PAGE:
From The Pueblo Chieftain (Chris Woodka):
In Colorado, where settlement depended on water availability, a ditch often is the oldest structure in a community.
Nowhere is that more true than on the St. Charles Mesa. Located just southeast of Pueblo, the area has been home to generations of farm families. It’s known locally for its produce at farmers markets or roadside stands. Everything from cabbages to pumpkins is marketed nationally. As the Colorado State Fair rolls around each year, Pueblo has its share of youth animal exhibitors and farm products entered into contests.
But for all that to happen, a ditch had to be dug.
The Bessemer Ditch stretches more than 40 miles through the city of Pueblo, the steel mill to the east and onto some of the best farmland in the region. Its name, taken from the steelmaking process, is a key to its origins.
It began more as a real estate project than a demand to work the land. The ditch was first known as the Big Ditch in South Pueblo in 1874. It was dug by the Central Colorado Improvement Co., a real estate company formed by William Jackson Palmer to assist the Denver & Rio Grande railroad. While there was no steel mill in that early time, the ditch was meant to open up the land south of Pueblo to small family farms.
It diverted water west of Pueblo from the Arkansas River and was described by The Pueblo Chieftain as a booming area that supported the opening of coal mines to the west in Canon City.
When the Central Colorado Co. merged with other companies to form Colorado Coal & Iron, the forerunner of CF& I, most of the ownership of the ditch came with it. CC& I sought to expand the ditch in the 1880s to bring water to large tracts of land on the St. Charles Mesa. The ditch would run through Pueblo, across the St. Charles River by flume and empty into the Huerfano River.
By 1889, the Bessemer Ditch had incorporated and was selling shares of stock.
“The turning of the water into the Bessemer Ditch is something that Pueblo ought to have celebrated this week with a grand demonstration,” The Chieftain opined in 1890. “It is one of the best things the city and county ever witnessed.”
Glory was short-lived. The ditch company defaulted on an interest payment and was sold at a trustee’s sale in 1894. Soon after, the Bessemer Irrigating Ditch Co. was formed, and remains the operator. It is today a mutual association of landowners.
Initially, a reservoir was built in the Vineland area, but it leaked too much because local soils would not hold water.
Bessemer Ditch survived the flood of 1921. Some structures had to be rebuilt, but the biggest casualties were the company’s records, lost when its offices in Downtown Pueblo flooded.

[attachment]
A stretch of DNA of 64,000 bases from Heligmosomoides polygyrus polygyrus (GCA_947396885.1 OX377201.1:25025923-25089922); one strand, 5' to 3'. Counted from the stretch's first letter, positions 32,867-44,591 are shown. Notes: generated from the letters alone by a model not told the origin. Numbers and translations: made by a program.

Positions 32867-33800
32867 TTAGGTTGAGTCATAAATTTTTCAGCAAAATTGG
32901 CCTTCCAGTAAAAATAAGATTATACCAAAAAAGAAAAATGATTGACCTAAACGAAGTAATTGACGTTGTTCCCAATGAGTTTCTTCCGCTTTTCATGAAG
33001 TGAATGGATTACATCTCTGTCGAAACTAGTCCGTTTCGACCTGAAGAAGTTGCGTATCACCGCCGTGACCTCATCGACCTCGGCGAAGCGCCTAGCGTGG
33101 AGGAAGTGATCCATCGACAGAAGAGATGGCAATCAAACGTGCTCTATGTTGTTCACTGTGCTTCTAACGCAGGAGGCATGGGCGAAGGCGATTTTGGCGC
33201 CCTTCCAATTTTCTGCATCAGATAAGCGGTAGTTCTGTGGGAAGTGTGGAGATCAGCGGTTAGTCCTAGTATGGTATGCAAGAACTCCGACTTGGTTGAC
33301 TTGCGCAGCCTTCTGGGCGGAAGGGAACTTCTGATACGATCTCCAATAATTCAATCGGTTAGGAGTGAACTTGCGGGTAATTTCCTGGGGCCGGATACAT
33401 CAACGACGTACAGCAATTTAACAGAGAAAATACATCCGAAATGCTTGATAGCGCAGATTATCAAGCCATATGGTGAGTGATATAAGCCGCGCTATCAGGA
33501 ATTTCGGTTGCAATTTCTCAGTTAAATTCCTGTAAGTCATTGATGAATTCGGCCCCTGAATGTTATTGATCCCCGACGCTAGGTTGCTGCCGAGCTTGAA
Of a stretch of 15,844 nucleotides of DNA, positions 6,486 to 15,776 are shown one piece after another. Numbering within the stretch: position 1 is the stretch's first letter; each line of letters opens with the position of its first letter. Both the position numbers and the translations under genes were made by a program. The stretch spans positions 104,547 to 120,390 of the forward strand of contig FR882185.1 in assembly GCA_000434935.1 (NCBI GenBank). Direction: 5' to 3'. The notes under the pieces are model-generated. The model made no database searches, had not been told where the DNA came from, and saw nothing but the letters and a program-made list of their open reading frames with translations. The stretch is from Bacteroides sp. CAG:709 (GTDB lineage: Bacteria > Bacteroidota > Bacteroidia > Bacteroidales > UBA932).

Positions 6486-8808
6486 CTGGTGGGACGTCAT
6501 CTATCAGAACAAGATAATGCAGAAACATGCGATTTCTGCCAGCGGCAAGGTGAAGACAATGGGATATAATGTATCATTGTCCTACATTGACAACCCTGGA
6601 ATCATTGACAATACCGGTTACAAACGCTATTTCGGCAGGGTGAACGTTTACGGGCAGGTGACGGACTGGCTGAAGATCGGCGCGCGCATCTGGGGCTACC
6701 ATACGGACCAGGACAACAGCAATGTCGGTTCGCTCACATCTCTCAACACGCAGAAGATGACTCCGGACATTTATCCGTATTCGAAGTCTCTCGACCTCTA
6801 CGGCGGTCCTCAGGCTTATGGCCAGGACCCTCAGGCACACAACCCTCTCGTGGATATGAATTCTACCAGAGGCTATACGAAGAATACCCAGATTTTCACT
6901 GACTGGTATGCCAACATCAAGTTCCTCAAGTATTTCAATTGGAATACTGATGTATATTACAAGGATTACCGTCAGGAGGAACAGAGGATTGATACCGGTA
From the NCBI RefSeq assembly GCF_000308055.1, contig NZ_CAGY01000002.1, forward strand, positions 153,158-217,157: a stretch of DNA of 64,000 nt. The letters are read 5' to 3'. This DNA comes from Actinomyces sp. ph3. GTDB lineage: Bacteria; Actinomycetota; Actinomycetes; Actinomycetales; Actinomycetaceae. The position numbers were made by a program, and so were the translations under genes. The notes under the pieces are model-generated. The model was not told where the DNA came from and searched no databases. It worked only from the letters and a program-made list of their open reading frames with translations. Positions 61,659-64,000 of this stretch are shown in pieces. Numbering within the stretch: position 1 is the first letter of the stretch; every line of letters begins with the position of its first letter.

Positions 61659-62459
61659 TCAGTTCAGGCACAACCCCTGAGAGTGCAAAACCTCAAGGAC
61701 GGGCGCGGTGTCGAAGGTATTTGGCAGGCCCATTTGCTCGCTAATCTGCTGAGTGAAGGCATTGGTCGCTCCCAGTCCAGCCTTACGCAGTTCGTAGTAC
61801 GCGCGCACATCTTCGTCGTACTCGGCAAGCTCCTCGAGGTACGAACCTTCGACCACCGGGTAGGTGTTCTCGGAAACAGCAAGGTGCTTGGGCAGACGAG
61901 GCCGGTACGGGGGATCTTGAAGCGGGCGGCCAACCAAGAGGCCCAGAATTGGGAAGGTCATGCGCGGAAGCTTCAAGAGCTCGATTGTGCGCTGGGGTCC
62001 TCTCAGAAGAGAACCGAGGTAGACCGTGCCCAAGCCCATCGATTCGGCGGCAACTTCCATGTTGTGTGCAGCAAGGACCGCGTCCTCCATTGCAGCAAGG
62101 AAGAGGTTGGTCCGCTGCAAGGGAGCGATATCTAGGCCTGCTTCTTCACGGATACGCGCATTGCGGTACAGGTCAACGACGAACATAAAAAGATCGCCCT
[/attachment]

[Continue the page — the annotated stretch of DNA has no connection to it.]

It also made it through the Great Depression. Even though shut-off notices were mailed to 45 percent of the shareholders, local banks continued to loan money to the company.
In recent decades, the nature of the ditch has continued to change.
Subdivisions of some property and commercial operations on the Mesa have created the need for drinking water delivery, and the St. Charles Mesa Water District has acquired about 10 percent of Bessemer Ditch shares since 1964.
When Pueblo Dam came online in 1975, it included an outlet for the Bessemer Ditch.
Bessemer Ditch, which had supported the Fryingpan-Arkansas Project that built Pueblo Dam, sued the Bureau of Reclamation over clear water. Lacking silt, the water seeped more quickly through the ditch, flooding basements in Pueblo, creating a potential liability.
Although the ditch company lost the lawsuit, a federal project helped seal the 5 miles of ditch through Pueblo by spraying it with gunite.
Beginning in the 1980s, there were attempts by speculators to buy Bessemer Ditch shares to meet the need for additional water supplies in growing cities. Those mainly failed because the asking price was too low.
But in 2009, in response to offers from El Paso County communities, the Pueblo Board of Water Works successfully purchased about 28 percent of the shares for a little more than $10,000 per share. Pueblo Water in 2007 had made a lower offer that failed to attract enough interest.
Part of the deal is that most of the water would be leased back to farmers for about 20 years and that any leasing of water outside the ditch would give priority to Pueblo County.
So, the Big Ditch has come full circle, providing a foundation first for the growth of Pueblo, a century of primarily agricultural activity and now a support system for the county’s growth — all the while continuing to produce world-class green chiles.
Greg Hobbs sent along these photos from his son Dan’s farm off the Bessemer Ditch in the Arkansas Valley: